Thursday 21 September 2017 Sunday 28 January 2018
Media View: Wednesday 20 September, 10am –1pm

Basquiat: Boom for Real is the first large-scale exhibition in the UK of the work of American artist Jean-Michel Basquiat (1960­—1988). One of the most significant painters of the 20th century, Basquiat came of age in the post-punk underground art scene in Lower Manhattan in the late 1970s. By 1982, he had gained international recognition and was the youngest ever artist to participate in Documenta in Kassel. Basquiat’s vibrant, raw imagery springs from an impressive erudition, seen in the fragments of bold capitalised text that abound in his works — offering insights into both his encyclopaedic interests and his experience as a young artist with no formal training. Since his tragic death in 1988, Basquiat has had remarkably little exposure in the UK – where there is not a single work in a public collection. Drawing from international museums and private collections, Basquiat: Boom for Real brings together an outstanding selection of more than 100 works, many never before seen in Britain, and opens at Barbican Art Gallery on 21 September 2017.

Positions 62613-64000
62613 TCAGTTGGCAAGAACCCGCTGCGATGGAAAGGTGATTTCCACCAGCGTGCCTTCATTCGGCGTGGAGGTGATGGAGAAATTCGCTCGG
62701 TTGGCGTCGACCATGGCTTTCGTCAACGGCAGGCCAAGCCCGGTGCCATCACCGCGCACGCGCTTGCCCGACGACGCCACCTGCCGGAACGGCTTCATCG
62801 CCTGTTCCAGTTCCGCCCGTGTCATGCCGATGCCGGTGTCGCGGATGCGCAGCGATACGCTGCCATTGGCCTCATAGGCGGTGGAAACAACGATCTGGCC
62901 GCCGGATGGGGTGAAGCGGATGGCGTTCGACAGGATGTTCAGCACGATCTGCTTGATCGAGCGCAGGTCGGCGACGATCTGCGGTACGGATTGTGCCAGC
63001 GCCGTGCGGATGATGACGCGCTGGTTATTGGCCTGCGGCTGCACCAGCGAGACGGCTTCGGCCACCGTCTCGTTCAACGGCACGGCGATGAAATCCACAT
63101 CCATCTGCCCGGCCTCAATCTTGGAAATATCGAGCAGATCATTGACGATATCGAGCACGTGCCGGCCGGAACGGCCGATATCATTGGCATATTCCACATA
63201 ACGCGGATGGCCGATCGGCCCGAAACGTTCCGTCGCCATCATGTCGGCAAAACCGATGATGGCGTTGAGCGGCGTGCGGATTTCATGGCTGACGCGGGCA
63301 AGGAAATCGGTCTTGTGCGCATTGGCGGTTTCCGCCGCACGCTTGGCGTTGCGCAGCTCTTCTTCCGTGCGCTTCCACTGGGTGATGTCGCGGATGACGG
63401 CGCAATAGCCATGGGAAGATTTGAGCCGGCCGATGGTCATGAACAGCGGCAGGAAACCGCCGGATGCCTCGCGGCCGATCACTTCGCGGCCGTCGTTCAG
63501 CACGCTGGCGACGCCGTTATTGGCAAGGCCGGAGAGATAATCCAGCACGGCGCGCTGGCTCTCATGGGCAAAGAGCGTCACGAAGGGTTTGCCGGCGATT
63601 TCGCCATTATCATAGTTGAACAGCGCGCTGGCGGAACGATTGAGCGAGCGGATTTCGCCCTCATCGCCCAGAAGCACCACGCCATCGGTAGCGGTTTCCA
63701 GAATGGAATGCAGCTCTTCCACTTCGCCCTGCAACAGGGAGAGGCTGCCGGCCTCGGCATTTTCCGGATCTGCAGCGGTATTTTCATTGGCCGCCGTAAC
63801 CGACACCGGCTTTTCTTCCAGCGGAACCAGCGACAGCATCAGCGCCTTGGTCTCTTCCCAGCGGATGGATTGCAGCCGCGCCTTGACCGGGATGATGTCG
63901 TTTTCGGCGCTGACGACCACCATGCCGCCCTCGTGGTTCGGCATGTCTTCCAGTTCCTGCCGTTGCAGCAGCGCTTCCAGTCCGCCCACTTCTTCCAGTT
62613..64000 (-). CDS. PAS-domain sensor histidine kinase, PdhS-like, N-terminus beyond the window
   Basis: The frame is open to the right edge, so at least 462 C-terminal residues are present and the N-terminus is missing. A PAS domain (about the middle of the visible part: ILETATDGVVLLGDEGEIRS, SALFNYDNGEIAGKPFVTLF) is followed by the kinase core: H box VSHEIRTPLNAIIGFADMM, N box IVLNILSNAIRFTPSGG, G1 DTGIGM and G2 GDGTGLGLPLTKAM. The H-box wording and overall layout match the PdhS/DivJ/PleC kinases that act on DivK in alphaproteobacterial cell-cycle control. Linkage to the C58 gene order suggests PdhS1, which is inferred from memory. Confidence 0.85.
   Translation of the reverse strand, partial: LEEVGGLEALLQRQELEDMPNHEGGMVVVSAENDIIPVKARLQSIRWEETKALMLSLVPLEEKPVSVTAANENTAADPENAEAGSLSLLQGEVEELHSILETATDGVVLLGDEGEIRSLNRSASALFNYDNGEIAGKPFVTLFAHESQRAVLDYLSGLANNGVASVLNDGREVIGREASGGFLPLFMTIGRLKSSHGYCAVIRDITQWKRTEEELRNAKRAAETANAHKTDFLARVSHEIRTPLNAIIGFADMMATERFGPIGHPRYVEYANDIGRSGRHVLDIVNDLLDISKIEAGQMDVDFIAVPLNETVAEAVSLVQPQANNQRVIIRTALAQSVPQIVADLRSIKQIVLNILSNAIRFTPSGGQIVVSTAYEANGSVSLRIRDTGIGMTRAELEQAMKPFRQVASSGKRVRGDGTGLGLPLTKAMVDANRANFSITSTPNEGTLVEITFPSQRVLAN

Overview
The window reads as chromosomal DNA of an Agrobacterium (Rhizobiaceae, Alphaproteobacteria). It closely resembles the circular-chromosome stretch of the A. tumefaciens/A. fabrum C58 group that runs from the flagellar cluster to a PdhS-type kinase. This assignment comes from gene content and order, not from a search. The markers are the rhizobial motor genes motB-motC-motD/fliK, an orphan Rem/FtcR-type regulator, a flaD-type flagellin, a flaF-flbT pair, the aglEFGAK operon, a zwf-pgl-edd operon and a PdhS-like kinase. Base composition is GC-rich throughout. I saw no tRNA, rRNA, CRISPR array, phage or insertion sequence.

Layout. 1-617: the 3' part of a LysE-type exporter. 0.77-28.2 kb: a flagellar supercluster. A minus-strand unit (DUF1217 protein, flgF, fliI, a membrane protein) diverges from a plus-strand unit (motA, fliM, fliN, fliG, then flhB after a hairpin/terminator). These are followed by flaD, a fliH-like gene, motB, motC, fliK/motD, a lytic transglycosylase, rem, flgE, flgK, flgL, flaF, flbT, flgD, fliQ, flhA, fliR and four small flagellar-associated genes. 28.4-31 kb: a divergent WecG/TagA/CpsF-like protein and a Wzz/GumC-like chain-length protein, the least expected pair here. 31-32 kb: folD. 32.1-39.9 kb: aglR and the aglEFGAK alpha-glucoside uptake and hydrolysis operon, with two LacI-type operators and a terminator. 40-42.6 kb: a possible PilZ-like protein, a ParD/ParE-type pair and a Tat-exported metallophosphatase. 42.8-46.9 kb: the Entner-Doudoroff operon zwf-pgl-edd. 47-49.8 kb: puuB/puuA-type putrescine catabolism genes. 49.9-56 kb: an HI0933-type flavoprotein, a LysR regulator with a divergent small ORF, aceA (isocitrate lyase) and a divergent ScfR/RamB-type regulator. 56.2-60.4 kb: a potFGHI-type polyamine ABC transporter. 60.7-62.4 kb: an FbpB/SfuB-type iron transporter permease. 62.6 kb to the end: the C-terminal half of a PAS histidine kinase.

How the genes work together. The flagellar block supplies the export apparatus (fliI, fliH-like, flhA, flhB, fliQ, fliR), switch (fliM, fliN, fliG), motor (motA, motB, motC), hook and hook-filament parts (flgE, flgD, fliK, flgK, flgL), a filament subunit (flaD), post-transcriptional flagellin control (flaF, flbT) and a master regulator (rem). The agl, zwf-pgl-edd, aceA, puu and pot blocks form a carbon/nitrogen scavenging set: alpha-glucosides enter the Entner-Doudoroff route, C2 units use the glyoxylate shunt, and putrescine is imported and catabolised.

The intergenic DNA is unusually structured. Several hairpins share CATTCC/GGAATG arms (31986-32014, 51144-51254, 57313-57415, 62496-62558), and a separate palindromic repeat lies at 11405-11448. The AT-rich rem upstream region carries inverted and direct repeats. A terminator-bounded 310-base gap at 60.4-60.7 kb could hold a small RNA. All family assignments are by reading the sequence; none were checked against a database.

More than any other exhibition to date, Basquiat: Boom for Real focuses on the artist’s relationship to music, text, film and television, placing it within the wider cultural context of the time.

Paintings, drawings and notebooks are presented alongside rare film, photography, music and ephemera in a design that aims to capture the dynamism of Basquiat’s practice. These exhibits are brought together for the first time in 35 years, allowing visitors to understand how Basquiat so quickly won the admiration of his fellow artists and critics.